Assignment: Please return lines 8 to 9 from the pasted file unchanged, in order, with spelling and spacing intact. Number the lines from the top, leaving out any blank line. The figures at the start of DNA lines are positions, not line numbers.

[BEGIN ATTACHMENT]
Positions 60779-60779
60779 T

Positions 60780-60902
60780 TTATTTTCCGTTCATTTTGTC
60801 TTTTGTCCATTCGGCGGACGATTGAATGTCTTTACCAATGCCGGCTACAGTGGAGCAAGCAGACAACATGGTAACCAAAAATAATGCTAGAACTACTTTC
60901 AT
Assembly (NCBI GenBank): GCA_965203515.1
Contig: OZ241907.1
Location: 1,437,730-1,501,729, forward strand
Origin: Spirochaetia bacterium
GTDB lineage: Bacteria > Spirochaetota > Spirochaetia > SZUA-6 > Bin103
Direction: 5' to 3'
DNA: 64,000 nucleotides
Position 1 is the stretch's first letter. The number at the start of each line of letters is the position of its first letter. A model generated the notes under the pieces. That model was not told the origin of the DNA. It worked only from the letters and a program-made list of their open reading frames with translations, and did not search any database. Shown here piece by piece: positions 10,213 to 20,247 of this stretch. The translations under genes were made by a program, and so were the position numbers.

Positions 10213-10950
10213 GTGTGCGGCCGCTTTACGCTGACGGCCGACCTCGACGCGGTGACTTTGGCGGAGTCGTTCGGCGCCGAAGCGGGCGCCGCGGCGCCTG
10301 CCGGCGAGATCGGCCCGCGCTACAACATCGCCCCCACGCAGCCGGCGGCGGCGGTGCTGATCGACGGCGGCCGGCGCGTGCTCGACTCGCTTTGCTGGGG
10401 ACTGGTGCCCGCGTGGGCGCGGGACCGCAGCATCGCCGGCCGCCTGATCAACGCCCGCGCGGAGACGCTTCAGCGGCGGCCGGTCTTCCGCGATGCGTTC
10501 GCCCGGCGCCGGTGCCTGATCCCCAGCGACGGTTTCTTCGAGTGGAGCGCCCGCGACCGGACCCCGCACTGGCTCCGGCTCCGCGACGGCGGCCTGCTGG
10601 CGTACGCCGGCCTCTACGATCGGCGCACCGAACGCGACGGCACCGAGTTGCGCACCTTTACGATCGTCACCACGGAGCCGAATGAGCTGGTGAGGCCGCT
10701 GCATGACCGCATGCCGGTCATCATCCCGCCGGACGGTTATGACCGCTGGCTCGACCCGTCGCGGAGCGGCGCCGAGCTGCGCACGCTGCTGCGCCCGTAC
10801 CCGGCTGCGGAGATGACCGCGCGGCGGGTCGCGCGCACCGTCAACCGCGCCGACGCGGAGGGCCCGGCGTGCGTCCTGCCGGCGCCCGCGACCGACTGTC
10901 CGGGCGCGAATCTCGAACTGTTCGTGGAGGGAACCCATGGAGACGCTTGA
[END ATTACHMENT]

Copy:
Contig: OZ241907.1
Location: 1,437,730-1,501,729, forward strand